Studying wetland systems, you see how connected we all are to water, whether it’s the family taking their kids to the beach or the New England fishermen whose livelihood depends on the oceans. Then you quickly realize how many people globally lack access to clean water.
High schoolCohasset High School, Cohasset, MA, 2011
Ashley Howard spent most of her childhood in Fort Collins, Colorado, where rock climbing excursions and field trips to the Rockies cultivated in her a love for the dramatic landscape of the Mountain West. Upon moving from landlocked Fort Collins to coastal Cohasset, Massachusetts in the 8th grade, however, she quickly developed a deep love for the ocean and an interest in coastal sciences.
Like a number of other Thoreau Scholars, Ashley spent several years working at the Center for Student Coastal Research in Cohasset, where she analyzed the health of area wetlands, eventually becoming a student lab manager by the summer after her freshman year of college. Since then, she has conducted research in such varied places as the Camp Davis Field Station in Jackson Hole, Wyoming, the Center for Marine Resource Studies in the Turks and Caicos Islands, and the Biogeochemistry and Environmental Isotope Geochemistry Lab at the University of Michigan. “Studying wetland systems, you see how connected we all are to water, whether it’s the family taking their kids to the beach or the New England fishermen whose livelihood depends on the oceans. Then you quickly realize how many people globally lack access to clean water.”
Insights like these led Ashley to an academic focus on groundwater and its connection to public health. Next stop after college? The School of Public Health at the University of Michigan, where she will study water quality while pursuing an M.S. in Environmental Health Science. “I’m driven by the human aspects of groundwater quality. Most of my coursework to this point has been focused on the hard sciences. Now I want to learn more about the human connection to the science.”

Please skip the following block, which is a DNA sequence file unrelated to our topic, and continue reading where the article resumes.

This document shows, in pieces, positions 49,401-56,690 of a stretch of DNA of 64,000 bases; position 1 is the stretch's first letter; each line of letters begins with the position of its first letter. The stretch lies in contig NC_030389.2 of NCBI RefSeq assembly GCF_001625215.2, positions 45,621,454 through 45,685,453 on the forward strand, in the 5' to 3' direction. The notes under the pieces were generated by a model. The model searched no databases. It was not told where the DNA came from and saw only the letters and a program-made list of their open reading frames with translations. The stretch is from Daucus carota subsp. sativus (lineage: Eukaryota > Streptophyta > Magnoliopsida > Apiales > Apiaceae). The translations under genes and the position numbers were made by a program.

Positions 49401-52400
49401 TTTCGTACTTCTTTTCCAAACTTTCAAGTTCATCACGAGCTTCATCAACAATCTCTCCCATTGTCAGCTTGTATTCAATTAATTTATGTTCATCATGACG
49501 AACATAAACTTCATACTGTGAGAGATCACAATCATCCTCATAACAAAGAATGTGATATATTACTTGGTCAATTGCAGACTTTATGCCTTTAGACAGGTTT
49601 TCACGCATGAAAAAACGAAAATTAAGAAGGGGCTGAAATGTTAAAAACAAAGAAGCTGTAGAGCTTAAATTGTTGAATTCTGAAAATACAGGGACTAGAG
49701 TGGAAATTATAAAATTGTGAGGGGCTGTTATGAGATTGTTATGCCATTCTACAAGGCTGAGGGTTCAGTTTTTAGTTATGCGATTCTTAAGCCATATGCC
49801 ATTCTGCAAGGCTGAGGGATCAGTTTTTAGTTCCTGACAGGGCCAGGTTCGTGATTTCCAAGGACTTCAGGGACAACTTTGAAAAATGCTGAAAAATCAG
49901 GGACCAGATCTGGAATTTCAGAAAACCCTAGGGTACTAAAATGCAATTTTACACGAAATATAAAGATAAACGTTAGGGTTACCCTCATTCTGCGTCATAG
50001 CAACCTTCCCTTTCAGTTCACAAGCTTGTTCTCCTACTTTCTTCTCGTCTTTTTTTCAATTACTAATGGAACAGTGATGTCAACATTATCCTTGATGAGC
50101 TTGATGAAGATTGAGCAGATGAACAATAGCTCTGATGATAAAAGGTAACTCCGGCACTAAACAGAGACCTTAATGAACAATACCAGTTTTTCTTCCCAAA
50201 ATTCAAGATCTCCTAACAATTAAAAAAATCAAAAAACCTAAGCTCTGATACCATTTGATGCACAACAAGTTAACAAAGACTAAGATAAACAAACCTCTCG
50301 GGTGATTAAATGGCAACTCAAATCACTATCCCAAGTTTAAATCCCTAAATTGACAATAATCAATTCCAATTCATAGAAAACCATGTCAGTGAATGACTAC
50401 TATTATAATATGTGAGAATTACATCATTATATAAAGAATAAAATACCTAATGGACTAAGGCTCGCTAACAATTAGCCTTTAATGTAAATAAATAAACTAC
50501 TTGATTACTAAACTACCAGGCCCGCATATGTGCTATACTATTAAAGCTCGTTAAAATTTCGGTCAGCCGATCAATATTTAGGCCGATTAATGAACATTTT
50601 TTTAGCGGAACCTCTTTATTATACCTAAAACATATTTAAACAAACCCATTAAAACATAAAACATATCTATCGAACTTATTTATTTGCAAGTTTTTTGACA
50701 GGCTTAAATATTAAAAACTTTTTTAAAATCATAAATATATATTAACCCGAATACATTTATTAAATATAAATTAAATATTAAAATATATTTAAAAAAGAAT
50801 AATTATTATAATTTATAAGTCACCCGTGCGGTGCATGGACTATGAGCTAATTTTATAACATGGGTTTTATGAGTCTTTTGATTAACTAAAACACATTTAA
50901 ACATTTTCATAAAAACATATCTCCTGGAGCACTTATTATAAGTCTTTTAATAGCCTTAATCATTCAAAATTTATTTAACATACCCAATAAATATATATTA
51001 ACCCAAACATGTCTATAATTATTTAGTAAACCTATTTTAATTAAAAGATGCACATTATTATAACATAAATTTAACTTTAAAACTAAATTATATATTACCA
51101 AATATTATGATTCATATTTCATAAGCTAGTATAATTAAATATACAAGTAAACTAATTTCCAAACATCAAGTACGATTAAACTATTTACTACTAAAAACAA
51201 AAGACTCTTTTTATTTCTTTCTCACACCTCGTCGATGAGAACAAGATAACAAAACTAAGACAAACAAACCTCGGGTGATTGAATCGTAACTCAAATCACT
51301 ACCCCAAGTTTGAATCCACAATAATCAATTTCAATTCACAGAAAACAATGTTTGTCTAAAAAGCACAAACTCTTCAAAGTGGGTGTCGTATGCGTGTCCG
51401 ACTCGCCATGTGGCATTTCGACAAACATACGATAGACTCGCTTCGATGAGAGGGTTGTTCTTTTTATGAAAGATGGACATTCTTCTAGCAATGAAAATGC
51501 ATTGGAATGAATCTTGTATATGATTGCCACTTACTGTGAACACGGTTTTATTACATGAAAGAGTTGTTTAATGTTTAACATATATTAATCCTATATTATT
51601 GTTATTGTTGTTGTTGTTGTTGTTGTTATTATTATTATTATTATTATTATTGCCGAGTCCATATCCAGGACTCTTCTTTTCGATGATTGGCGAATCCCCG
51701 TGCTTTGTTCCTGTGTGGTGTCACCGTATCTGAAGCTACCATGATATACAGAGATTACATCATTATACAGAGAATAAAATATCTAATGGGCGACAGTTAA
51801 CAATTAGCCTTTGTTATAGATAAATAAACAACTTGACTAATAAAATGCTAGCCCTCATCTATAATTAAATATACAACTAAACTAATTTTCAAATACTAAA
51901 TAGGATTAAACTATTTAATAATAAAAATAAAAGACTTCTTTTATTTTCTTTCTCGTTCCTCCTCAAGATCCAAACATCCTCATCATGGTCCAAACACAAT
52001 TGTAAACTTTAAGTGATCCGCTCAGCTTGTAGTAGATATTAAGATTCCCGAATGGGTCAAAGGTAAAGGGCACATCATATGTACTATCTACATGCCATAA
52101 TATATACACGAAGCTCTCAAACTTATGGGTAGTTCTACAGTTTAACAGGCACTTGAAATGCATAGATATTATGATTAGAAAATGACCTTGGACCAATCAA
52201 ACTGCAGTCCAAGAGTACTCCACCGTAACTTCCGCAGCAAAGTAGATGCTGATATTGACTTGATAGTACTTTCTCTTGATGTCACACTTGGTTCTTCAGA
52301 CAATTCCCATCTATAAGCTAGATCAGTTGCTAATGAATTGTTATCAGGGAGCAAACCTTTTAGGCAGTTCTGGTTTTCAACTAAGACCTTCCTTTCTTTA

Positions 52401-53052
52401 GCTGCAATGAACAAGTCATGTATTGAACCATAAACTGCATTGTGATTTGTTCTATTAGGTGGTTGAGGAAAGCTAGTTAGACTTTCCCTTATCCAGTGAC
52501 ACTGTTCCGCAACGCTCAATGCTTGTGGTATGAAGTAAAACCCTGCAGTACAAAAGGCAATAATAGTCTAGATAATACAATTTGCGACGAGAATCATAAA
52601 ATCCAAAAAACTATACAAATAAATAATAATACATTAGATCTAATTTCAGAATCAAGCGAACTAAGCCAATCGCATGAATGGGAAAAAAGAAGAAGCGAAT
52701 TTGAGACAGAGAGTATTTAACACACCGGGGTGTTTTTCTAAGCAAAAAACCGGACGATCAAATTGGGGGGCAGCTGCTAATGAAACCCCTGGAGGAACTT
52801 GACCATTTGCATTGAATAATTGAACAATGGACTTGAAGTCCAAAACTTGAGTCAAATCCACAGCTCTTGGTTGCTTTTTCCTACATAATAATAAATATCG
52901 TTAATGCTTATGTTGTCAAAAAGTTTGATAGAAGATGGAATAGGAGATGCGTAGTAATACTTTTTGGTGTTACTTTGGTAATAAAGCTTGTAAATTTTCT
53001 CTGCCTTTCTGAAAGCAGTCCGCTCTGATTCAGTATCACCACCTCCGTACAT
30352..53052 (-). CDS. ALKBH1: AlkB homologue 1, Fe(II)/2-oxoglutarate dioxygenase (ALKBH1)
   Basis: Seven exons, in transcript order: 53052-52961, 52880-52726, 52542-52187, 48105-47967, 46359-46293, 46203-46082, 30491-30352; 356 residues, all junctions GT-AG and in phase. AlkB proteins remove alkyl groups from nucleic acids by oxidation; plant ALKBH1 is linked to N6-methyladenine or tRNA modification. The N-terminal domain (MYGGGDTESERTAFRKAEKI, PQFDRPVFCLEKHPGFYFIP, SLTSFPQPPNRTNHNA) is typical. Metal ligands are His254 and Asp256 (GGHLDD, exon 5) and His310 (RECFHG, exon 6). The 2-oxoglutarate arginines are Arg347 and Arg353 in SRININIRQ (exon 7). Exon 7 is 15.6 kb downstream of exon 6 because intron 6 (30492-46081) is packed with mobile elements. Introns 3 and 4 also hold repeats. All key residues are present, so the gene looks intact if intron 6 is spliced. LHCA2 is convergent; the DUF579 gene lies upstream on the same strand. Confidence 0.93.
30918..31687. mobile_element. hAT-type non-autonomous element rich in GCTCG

Ashley points to her parents as a major source of inspiration for her intellectual curiosity and idealism. “My dad loves learning. He went back to school at age 45 to earn a Ph.D. simply because he wanted to. He’s instilled that value in me. My mom runs a nonprofit, which is where I get my desire to help people.” These are qualities she has found in abundance among her fellow Thoreau Scholars. “We are all tied together by our love for the environment…for learning about its systems and our passion for protecting and restoring those systems. But there’s a huge range in the way we approach our work, whether it’s photography or field science or sustainable business or advocacy. It’s really stimulating to be part of that kind of network.”
Becoming a Thoreau Scholar has felt to Ashley like an extension of her family. “My parents absolutely love attending the annual Scholars reception at the Museum of Science in Boston. They look forward to it all year long. We are constantly amazed at what the other Thoreau Scholars and alumni are doing. It’s a real source of inspiration.”
Ashley dives off of South Caicos in the Turks and Caicos Islands as a part of a field study at the School for Field Studies, Center for Marine Resource Studies.
Ashley catches and measures fish as while conducting an analysis of river ecosystems in the Grand Tetons, Jackson Hole, Wyoming.